But Kentucky wasn’t done. Kicking a field goal and scoring a touchdown with a Lynn Bowden pass (rare from most WRs turned QBs), they entered the 4th quarter up 17-13. Arkansas answered with a score of their own, but those points would be their last. Riding on the legs of their best playmaker, Kentucky earned another touchdown with a big run from Lynn Bowden.
Arkansas drove downfield in the final minutes, reaching the Kentucky red zone and filling Kentucky fans with painful memories of blown leads of yore, but that night wouldn’t add to the list. A crucial 3rd down sack and an incomplete pass put the ball back in Kentucky’s hands to run the clock out.
Fans left Kroger Field that night relieved and giddy. After three straight losses, each by more points than the last, the Cats were winning again. This new Lynn Bowden thing seemed to work. They had no idea how much more he would deliver by the year’s end, all because of an escape from lowly Arkansas.
7: Kentucky flashes new AP ranking, rocks Gamecocks on quest for history
Every team loves winning their first game. 1-0 is perfection, even if only for seven more days. Every team also loves making it 2-0, then adding a third helping and gathering Top 25 votes
As long as the car isn’t scratched.
Most years for Kentucky, Florida swiftly shoves the car into the loss-column ditch of mediocrity. In 2018, Big Blue Nation thought they were dreaming. After ending the 31-year losing streak to a very good Gators team and blowing out a top-15 Mississippi State team, the Wildcats were a spotless 4-0 going into a prime-time home game with South Carolina. Even better, they had a #17 AP ranking, putting them with very good company.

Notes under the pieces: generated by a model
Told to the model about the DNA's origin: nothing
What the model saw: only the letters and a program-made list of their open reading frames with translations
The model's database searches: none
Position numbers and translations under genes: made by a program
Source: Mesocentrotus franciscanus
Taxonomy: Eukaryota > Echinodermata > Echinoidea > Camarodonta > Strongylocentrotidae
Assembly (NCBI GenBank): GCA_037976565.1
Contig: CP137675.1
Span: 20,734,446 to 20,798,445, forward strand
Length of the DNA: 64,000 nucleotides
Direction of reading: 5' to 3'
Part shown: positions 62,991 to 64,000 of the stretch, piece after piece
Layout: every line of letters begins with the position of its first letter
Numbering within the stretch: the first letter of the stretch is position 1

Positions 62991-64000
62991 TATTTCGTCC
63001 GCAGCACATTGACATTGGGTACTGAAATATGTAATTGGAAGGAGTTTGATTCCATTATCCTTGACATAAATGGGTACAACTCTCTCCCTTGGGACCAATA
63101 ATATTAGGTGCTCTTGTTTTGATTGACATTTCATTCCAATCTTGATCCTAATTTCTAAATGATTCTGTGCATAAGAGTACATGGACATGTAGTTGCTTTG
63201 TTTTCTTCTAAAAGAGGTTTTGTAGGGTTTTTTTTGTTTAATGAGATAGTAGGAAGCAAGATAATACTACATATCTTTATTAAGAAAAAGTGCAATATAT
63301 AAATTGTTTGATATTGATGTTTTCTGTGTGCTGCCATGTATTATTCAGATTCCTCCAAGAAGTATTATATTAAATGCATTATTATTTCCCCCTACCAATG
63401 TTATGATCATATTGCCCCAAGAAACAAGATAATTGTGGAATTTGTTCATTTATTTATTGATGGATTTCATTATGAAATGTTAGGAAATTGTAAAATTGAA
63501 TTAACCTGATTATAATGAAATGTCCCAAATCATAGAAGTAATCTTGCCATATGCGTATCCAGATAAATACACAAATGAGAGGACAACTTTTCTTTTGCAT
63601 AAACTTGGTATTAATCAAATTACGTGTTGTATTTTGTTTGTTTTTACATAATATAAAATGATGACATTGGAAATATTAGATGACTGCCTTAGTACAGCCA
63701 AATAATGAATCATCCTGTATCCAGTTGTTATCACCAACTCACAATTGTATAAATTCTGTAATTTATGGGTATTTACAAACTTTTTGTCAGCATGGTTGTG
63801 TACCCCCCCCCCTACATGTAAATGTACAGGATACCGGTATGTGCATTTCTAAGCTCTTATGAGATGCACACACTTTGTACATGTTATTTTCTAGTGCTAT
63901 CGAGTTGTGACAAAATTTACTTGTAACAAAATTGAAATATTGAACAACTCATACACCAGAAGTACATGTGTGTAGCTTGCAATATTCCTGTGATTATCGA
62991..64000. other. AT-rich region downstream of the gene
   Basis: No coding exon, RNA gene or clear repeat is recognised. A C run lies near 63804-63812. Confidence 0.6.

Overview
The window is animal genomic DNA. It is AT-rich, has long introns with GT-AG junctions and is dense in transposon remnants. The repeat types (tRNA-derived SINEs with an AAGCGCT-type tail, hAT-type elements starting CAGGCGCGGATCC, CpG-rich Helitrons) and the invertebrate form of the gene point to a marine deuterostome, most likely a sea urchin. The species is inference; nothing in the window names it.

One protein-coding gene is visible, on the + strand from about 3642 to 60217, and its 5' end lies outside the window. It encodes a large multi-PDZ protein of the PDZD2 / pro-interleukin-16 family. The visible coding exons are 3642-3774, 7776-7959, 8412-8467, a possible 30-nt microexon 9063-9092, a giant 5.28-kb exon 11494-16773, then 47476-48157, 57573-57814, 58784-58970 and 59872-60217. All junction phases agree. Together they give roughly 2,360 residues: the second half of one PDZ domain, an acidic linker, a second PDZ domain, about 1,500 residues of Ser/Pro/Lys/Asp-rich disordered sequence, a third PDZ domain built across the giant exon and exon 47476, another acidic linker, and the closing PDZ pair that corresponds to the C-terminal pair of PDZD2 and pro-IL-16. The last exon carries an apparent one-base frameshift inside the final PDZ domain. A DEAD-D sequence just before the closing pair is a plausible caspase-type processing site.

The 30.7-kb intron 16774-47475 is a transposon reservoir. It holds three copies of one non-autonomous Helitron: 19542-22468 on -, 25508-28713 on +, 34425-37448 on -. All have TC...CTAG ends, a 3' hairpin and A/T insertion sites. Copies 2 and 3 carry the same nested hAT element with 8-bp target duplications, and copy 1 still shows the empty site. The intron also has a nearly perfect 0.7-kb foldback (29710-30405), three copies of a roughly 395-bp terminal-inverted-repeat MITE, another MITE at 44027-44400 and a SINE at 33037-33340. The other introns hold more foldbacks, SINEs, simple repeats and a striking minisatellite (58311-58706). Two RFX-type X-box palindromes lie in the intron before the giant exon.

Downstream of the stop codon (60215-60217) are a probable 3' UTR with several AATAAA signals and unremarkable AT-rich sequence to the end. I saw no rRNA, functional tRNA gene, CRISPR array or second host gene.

Kroger Field sold out, ready to rock and roll to 5-0 overall and 3-0 in the SEC. Articles abounded with statements like, “The last time Kentucky reached 5-0 was so long ago that doing it now would be really, really awesome.” First, of course, they had to win.
Ready to forage into more uncharted territory, the Wildcats raced out to a 24-3 halftime lead with the raucous crowd soaking it all up. Mistakes and a South Carolina touchdown made things tighter near the end, but capitalizing off turnovers helped the ‘Cats seal the win and reach 5-0 going into a road game with Texas A&M.
For the fans, every Kentucky win made the next mean more.
That’s the way of the SEC.
6: MacGinnis saves Stoops, gets Kentucky closer to bowl with walk-off FG
If Mark Stoops stays at Kentucky for a long time, he’s going to go down as the greatest coach in school history. Year after year, he’s lifted the Wildcats to new heights, busting curses, streaks, and plain old bad luck all along the way.